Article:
Innovative approaches to addressing primary care for vulnerable populations in SK
SHA Research Scientist Mamata Pandey recently presented a 60-minute workshop entitled "Addressing the needs of vulnerable population in primary care through three Innovative Approaches in Saskatchewan, Canada" at the 23rdWorld Conference of Family Doctors 2021, hosted virtually at Abu Dhabi. She was the research lead on all the projects, which were carried out between 2016 and 2019.
Despite its universal healthcare system, access is not equitable across all demographics within Canada. Vulnerable groups, specifically refugees and Indigenous people geographically isolated, often face unique challenges trying to access existing healthcare services. In Mamata's workshop, three innovative models of care that were developed to address the unique needs of the specific population were discussed:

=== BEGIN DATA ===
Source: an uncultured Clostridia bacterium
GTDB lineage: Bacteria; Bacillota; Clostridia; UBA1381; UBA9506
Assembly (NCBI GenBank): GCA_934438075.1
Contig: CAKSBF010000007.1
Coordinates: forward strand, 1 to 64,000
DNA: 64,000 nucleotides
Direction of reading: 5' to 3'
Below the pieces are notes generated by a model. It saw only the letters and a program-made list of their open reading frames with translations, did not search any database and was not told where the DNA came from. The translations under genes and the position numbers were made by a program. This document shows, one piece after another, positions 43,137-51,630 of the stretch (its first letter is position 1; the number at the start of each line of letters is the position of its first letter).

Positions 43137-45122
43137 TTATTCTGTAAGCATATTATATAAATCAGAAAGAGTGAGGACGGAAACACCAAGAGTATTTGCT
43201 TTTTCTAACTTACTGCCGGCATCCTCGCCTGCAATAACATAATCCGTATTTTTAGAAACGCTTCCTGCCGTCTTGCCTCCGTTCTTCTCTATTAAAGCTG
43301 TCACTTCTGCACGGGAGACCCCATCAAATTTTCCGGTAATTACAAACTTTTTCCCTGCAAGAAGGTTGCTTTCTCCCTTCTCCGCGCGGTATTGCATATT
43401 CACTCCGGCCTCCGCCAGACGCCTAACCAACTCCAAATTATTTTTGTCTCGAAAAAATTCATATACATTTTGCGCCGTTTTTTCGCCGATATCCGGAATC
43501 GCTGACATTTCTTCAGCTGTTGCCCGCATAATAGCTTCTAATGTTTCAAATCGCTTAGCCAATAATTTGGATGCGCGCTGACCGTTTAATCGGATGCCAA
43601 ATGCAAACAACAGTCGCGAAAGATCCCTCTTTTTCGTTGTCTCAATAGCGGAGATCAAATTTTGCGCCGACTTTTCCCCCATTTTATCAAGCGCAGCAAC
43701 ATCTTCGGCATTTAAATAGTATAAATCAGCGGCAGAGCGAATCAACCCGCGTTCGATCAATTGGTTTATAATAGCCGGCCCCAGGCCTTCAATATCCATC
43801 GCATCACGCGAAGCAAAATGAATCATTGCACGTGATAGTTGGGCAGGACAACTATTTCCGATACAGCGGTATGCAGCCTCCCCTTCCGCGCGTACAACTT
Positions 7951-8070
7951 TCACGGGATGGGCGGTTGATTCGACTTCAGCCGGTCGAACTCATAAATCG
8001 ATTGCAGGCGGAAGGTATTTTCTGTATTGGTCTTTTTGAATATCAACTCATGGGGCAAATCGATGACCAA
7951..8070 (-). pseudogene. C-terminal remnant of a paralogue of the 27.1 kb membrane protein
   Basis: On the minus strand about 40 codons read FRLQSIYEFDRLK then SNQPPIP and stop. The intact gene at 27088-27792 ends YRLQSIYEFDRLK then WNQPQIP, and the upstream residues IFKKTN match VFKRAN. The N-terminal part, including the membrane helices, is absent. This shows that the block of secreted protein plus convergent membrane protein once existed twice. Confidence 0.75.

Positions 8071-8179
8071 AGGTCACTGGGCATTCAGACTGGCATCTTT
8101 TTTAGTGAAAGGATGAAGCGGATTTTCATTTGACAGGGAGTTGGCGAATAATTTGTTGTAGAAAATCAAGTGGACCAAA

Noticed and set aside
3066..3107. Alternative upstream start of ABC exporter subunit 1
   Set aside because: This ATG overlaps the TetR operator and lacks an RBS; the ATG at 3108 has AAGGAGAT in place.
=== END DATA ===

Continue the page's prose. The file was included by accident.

- the Wellness Wheel model of care provides primary care and chronic disease management in First Nations community in partnership with community healthcare teams;
- the Regina community clinics provide care to refugees and immigrants; and
- the Chronic Pain Clinic provides client-centered multi-modal comprehensive care to individuals living with chronic pain.
Awareness about impacts of systemic and personal factors on health and healthcare access informed clinical practice.
Health research facilitated patient engagement and partnerships with communities. Patient-centered, multi-modal approaches, integrating traditional healing practices with western primary care were developed, supported, and led by family physicians and specialists to address service delivery gaps.
A related research project Mamata recently led was a study conducted by the SHA Research Department in collaboration with Maternal Services at the Jim Pattison Children’s Hospital to examine and document the lessons learned about the Indigenous Birth Support Worker program. Read about those findings.